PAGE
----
SELAMAT Hari Raya Aidilfitri to all my Muslim brothers and sisters. For me, Islam is a great religion of love, understanding and peace. Over 65% of the Malaysian population are Muslims and definitely the Aidilfitri celebration will always be merrier than other festive seasons. Moreover, the victory in fasting the whole of Ramadan makes Syawal even more meaningful.
This year, however, the incident in Low Yat Plaza may somewhat dampen the festive spirit. But it serves as a great lesson for all of us.
First of all, we know that Malaysians believe postings on social media too easily, especially those with racial sentiments that arouse our emotions. It is a general perception that if a topic is being discussed repeatedly at large and when hatred is sown, then the issue could be considered true and real.
Sometimes, topics discussed on social media are neither true nor correct. Even the explanation by the Inspector General of Police, which was widely published in the media, can be refuted by the counsel to the young man suspected of the theft. How then can we truly believe all the words and news reports without being an eye witness to the real situation?
Thus, the main lesson for us is to determine the authenticity of any news before sharing them in social media, otherwise restrict them for discussion only.
Freedom of expression, assembly and the right to form associations is provided for in Article 10 of the Federal Constitution, and we must wisely make full use of this freedom, especially in social media. Discussion through social media is a healthy platform to sharpen our minds and express views. However, just like any seminar or conference will have a moderator to guide the discussions, I feel that the owner of the post or sharing on social media should also stand as a moderator to control the situation before things get out of hand.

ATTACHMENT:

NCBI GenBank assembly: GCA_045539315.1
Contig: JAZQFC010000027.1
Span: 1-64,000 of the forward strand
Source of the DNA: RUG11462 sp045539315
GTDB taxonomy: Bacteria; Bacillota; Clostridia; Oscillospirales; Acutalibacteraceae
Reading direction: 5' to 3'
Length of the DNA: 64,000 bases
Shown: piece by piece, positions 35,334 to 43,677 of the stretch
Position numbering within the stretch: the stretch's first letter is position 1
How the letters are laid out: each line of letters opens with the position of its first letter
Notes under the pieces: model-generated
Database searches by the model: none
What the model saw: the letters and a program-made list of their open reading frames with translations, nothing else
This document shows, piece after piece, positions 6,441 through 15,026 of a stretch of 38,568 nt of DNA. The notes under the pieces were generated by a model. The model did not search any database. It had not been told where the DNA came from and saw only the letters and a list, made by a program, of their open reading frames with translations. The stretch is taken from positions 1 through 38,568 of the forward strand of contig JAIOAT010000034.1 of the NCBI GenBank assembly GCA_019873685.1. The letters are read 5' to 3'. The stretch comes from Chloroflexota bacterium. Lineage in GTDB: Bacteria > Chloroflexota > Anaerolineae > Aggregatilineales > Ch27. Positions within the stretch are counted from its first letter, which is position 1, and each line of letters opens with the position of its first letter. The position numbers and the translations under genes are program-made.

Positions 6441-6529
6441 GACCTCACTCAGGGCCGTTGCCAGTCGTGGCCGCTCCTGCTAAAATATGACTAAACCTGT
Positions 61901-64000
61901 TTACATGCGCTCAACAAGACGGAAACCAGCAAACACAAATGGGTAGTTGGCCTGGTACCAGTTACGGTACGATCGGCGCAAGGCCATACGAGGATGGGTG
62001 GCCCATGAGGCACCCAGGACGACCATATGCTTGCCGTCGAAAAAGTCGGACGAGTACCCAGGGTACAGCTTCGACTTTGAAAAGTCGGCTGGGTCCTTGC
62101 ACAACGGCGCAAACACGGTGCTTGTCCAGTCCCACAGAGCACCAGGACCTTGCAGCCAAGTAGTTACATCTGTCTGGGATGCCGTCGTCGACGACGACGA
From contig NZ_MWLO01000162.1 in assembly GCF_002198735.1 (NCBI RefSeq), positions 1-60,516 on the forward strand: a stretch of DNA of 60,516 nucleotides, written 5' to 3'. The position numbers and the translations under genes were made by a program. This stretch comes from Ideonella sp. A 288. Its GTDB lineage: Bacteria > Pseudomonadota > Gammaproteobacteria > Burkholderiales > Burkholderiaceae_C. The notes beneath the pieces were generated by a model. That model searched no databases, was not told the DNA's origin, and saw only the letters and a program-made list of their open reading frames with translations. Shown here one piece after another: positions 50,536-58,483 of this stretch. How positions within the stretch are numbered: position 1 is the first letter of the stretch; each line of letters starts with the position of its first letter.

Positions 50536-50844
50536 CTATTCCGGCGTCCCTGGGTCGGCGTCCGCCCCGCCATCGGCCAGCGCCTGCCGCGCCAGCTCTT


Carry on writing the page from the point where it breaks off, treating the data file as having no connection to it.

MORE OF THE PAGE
Many online forums have just that – moderators to guide a forum for discussion. If we can be self-moderated in the space of social media and act wisely upon unwanted conversations, there should not arise the question of whether social media should be curbed and controlled.
Secondly, I feel that the suspected theft case in Low Yat was merely a very little spark that, when mixed with stories of racism, cheating and aided by news spread widely through social media and so swiftly, ignited a huge burn in the hearts of people. To add fuel to the fire, a blogger was suspected to have written a blog that misled and caused the subsequent events, leading to a car being badly damaged and injuries to a few innocent people.
After that, there was also a viral spread of messages that the surrounding areas of Bukit Bintang, a tourist hotspot, were no longer safe to visit. I work at Yayasan Usman Awang where our office is at the Sun Complex and I find no threat going to and from work every day. It is very clear that unity in our country is so fragile, our people are easily poisoned by fear and this situation is not healthy for development, especially when we are on the final lap to achieve the status of a developed country.
What will the Government do next to deal with such cases so that it does not happen again? Are we Malaysians also responsible for this incident? Those who spread inaccurate news, which was thought to be true and interesting, through the social media, rarely apologise for their mistakes.
It is rare to see someone withdraw their wrong arguments through social media and face up bravely to a shameful situation. Many chose to hide behind their computers and keyboard and stay as shadowless warriors that way.
Datuk Seri Nazir Razak suggested making racism a crime. Although I do not personally agree with the proposal, I feel there is a need for all of us to learn and increase our level of maturity after this incident at Low Yat Plaza. If we, the younger generation, have never felt the pain of the May 13 incident, let this Low Yat Plaza fracas be a gentle reminder of the importance of national unity and maturity of minds.
Let bygones be bygones. As the Malays say, “ambil yang jernih, buang yang keruh”. We keep that in mind, and the lessons learnt from this incident, and forget the differences among us.
To apologise and to forgive is our culture. I feel that the Low Yat Plaza fracas would not have happened if the theft suspect and the shop salesmen could forgive and forget. The young men who were beaten on the night after the fracas did not hold grudges against the youths who beat them. I feel that the youths responsible for the fight should also be given a chance to apologise.
For this year’s Aidilfitri, let us visit our Muslim friends to celebrate the occasion. If you do not have a Muslim friend, just walk over to a Malay neighbour to wish them Selamat Hari Raya. As far as I know, Malays are known to be always warm, welcoming and friendly.
CHEW HOONG LING
Chief Executive Officer, Yayasan Usman Awang
(Published in Letters, The Star, July 17, 2015)